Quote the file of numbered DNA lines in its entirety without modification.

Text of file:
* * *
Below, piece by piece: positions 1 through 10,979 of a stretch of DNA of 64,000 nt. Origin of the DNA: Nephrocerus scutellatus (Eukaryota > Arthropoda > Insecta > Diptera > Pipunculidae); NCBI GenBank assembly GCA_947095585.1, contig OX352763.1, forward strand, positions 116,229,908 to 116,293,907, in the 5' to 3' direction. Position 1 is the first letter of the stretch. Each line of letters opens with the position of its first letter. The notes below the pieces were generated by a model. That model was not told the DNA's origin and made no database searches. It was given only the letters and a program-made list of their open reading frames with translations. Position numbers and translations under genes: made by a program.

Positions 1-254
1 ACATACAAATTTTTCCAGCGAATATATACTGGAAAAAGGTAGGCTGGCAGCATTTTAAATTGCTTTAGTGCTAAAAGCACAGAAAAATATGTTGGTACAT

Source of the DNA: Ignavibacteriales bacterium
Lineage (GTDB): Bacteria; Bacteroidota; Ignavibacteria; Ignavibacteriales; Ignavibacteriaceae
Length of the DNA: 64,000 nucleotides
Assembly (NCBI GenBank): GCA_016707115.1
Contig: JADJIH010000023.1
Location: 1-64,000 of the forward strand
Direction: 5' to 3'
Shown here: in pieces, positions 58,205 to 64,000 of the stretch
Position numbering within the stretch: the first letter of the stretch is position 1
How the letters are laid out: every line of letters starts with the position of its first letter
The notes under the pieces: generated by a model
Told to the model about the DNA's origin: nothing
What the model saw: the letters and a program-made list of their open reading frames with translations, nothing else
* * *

Below, piece by piece: positions 1 through 10,979 of a stretch of DNA of 64,000 nt. Origin of the DNA: Nephrocerus scutellatus (Eukaryota > Arthropoda > Insecta > Diptera > Pipunculidae); NCBI GenBank assembly GCA_947095585.1, contig OX352763.1, forward strand, positions 116,229,908 to 116,293,907, in the 5' to 3' direction. Position 1 is the first letter of the stretch. Each line of letters opens with the position of its first letter. The notes below the pieces were generated by a model. That model was not told the DNA's origin and made no database searches. It was given only the letters and a program-made list of their open reading frames with translations. Position numbers and translations under genes: made by a program.

Positions 1-254
1 ACATACAAATTTTTCCAGCGAATATATACTGGAAAAAGGTAGGCTGGCAGCATTTTAAATTGCTTTAGTGCTAAAAGCACAGAAAAATATGTTGGTACAT

Source of the DNA: Ignavibacteriales bacterium
Lineage (GTDB): Bacteria; Bacteroidota; Ignavibacteria; Ignavibacteriales; Ignavibacteriaceae
Length of the DNA: 64,000 nucleotides
Assembly (NCBI GenBank): GCA_016707115.1
Contig: JADJIH010000023.1
Location: 1-64,000 of the forward strand
Direction: 5' to 3'
Shown here: in pieces, positions 58,205 to 64,000 of the stretch
Position numbering within the stretch: the first letter of the stretch is position 1
How the letters are laid out: every line of letters starts with the position of its first letter
The notes under the pieces: generated by a model
Told to the model about the DNA's origin: nothing
What the model saw: the letters and a program-made list of their open reading frames with translations, nothing else